Purpose of the Data Collection

The NMSP represents an effort by EPA to systematically and comprehensively collect available information relevant to the potential environmental, health and safety risks of the various nanomaterials currently (or soon to be) in commerce, including details of risk management practices. The information sought largely mirrors the information EPA requires of chemical manufacturers prior to permitting the manufacture or import of new chemicals for commercial purposes--the Pre-Manufacture Notice (PMN) review under §5 of the federal Toxic Substances Control Act (TSCA). In that context, EPA performs a kind of lifecycle risk assessment for the new chemical; the Agency has the authority to impose a variety of substance-specific exposure control obligations on manufacturers and users where its review indicates regulatory controls are warranted. An analogous review can be expected for the NMSP data, which will provide EPA with better, broader and more robust baseline information on health and environmental effects, exposures, risks and management practices than the anecdotal and speculative information that is currently available. It offers the prospect of a more informed (and thus rational) basis for future action by EPA and others in properly identifying, assessing and managing risks related to particular nanoscale materials in particular use contexts. EPA will issue an interim report in early 2009 assessing the information received by the July 28 deadline. The In-Depth Program is likely to run beyond two years.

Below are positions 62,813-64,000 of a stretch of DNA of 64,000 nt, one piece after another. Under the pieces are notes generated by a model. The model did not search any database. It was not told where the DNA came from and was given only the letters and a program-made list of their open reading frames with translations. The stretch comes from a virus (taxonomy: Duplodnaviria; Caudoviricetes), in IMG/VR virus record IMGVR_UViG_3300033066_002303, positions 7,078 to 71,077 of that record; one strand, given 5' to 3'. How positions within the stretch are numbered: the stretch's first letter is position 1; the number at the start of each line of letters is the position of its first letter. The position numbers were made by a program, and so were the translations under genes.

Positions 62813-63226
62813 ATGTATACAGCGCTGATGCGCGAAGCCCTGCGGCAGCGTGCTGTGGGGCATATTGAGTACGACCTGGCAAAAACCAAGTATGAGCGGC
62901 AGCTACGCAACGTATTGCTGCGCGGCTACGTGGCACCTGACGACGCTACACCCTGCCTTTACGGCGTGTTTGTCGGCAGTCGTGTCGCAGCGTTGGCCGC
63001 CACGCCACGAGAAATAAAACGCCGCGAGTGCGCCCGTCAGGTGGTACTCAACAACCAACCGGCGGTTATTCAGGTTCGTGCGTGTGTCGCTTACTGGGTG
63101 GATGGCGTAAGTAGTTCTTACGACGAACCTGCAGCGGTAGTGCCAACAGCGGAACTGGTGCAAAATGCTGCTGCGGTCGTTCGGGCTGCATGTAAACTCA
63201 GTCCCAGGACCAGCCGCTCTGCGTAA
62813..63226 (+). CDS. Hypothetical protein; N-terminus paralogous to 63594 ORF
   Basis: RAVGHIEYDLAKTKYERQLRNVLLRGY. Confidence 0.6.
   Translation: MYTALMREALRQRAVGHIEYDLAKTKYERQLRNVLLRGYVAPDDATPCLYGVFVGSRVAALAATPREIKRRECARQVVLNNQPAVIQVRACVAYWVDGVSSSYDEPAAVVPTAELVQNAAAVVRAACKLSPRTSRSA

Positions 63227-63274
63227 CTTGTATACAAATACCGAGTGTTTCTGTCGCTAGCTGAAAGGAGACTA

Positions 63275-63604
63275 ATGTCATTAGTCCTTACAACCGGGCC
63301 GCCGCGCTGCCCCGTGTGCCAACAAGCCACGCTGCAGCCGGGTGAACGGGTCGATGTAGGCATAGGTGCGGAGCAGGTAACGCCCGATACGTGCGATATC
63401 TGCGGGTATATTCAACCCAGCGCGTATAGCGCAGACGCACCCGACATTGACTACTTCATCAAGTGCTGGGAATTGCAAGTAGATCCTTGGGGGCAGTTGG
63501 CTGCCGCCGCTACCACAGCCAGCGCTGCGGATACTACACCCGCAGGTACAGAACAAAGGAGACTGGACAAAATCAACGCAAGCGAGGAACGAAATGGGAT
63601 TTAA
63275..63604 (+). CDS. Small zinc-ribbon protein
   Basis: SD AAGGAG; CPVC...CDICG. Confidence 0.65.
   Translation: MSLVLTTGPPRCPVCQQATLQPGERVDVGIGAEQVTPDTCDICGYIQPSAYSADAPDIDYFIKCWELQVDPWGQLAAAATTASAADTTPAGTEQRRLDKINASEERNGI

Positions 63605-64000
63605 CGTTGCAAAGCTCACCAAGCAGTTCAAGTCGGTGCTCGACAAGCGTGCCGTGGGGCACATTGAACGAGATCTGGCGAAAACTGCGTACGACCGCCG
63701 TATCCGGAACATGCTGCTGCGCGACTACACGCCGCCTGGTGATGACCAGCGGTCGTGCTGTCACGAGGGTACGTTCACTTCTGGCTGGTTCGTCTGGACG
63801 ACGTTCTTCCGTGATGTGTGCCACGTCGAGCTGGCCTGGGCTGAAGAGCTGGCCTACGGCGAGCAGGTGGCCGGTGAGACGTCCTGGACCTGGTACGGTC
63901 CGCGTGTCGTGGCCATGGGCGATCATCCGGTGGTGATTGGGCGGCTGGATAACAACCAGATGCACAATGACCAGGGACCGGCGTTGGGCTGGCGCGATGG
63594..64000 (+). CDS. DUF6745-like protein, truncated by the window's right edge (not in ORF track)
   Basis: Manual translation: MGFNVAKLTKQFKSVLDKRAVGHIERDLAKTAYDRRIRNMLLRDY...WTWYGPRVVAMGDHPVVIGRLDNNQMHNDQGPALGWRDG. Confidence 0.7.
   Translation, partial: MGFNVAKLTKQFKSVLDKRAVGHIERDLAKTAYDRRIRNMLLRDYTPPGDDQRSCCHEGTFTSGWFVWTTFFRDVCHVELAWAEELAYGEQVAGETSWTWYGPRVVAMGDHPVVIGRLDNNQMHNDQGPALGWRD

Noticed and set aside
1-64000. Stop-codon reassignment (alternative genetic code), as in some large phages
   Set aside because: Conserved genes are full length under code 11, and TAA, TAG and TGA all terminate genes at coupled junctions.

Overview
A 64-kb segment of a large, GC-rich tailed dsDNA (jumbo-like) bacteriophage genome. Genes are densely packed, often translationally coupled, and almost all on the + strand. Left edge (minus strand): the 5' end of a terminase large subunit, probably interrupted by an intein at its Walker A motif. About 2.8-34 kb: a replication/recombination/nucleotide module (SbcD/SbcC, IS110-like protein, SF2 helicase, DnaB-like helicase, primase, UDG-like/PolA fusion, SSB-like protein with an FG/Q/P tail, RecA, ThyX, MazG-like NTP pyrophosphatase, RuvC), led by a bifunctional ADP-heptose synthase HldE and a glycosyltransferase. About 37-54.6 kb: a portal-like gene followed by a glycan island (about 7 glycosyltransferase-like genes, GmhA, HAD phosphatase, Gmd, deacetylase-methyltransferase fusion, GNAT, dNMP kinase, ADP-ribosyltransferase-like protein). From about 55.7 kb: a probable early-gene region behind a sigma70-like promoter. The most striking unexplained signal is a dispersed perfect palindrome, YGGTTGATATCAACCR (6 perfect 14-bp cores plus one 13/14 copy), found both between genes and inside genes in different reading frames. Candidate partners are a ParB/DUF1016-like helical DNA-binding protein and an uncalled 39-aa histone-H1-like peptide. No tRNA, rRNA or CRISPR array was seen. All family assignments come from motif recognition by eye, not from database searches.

Industry's Common Interest in Successful NMSP

Like all other chemical substances, nanomaterials already are subject to the full range of existing chemical control laws, and the Agency evaluates them in the ordinary regulatory context. EPA so far has resisted demands to treat all "nanomaterials" as a unitary class of substances and to enact regulations specific to that "class" on the basis of perceived potential class risk. While acknowledging these potential risks, the Agency has properly deflected such calls, citing the substantial sufficiency of existing laws and the need for better information for sound policymaking-sorting out where any real and unique risks lie, how they may be controlled as a practical matter and whether additional authorities are necessary to do so. The NMSP is an effort to obtain, on a voluntary basis, real information concerning what is known about the materials in commerce today, and how those materials are used and controlled.